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Postmodern Belief: American Literature and Religion since 1960 (20/21)
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James Wood
The Flame Alphabet - Ben Marcus

No children were harmed in the production of this review.

One for the apedotropic, or apaedotropic, if you prefer. One for those of you who, like me, think children should be raised on collective farms in Montana and returned some time after they’ve reached the Age of Consent or Voting Age (whichever is greater), have learned at least ONE manner, have had their vocal chords nicked, understand that ‘cute’ isn’t enough, shun driving with appliances and/or food in both hands, and are otherwise well past thinking On the Road is the “greatest fucking book in the world, man.”

Should I go on? Do I need to? Must I speak to issues of those who only read novels that aren’t (think graphically) or listen to music that isn’t (think rapsodically [not a typo]) and then at a volume that must be shared with all surrounding counties? Go on? Enough? Enough.

TFA is a thinking person’s horror story—not a genre-driven horror story found in the Horror section of your local bookstore (if you’re lucky enough to have one), but a frightful horror story of the Literary sort—big difference, at least to me. The Road and Never Let Me Go twisted into a grotesque nightmare with Holocaust images at every turn—where language kills, family matters differently, and society, well screw them. It’s interesting in a novel where language is so important, the language Marcus uses is so, well, functional; functional and appropriate to the first person narrator, but not exactly what one thinks of when one thinks of ‘poetic’ or ‘aesthically pleasing’—and, I think, this is as it should be. Part of what makes this novel successful, for me, is that one can hardly read it without considering Hate Speech (that motivated, e.g. by race, sex, sexual orientation, et-fucking-cetera [what a nice surprise seeing that phrase turn up in the text]), (cyber)bullying, or the language of arrogance, none of which are themes, but rather, by implication, related to what is going on here. I don’t want to imply in any way that Marcus’ language is pedestrian, it’s definitely not, but it’s used the way one would expect the narrator to use language—Marcus is absolutely in control, tight control.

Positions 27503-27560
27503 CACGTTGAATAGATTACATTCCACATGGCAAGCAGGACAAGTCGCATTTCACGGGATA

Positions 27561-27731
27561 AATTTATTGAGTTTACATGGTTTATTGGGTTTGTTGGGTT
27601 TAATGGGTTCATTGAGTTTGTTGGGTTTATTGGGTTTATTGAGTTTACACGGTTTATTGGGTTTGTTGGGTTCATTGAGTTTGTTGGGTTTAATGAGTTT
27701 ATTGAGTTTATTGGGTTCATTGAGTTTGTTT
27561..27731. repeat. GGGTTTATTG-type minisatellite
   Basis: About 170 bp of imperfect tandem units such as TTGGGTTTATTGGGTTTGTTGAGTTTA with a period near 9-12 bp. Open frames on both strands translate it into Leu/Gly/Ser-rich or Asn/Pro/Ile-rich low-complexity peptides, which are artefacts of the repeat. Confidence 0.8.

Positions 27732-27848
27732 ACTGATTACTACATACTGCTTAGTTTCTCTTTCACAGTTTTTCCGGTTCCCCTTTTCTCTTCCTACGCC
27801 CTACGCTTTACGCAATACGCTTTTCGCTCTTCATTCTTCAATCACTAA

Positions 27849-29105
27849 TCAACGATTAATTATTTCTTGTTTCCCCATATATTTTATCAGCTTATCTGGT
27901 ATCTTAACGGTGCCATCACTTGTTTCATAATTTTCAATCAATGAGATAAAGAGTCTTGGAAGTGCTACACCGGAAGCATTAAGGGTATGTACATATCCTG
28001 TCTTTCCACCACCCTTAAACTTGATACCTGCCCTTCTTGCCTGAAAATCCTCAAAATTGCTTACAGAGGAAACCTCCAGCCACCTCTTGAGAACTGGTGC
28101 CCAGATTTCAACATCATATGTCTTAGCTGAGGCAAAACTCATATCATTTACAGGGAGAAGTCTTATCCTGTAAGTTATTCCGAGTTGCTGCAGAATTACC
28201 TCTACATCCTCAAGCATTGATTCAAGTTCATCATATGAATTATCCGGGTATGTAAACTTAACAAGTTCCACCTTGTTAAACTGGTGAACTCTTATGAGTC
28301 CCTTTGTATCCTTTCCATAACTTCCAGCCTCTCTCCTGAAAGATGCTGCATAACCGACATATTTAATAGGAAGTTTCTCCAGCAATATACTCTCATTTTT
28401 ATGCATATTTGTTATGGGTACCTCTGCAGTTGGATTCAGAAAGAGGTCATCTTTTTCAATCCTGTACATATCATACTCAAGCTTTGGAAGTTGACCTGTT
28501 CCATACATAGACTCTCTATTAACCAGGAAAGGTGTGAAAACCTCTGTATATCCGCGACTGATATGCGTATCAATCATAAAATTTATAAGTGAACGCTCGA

Somewhere between 4.5 and 5 stars—rounded up. For a smarter, more thoughtful, real review, let me suggest JN-M’s which deserves 5 stars itself; if you just want the shit scared outta you, see TFA. There’s a lot going on in this one; well worth the time. Haunting.

Oh, Oh, I forgot to mention the birds—there’s a hell of a lot ‘em—check it out, you’ll see.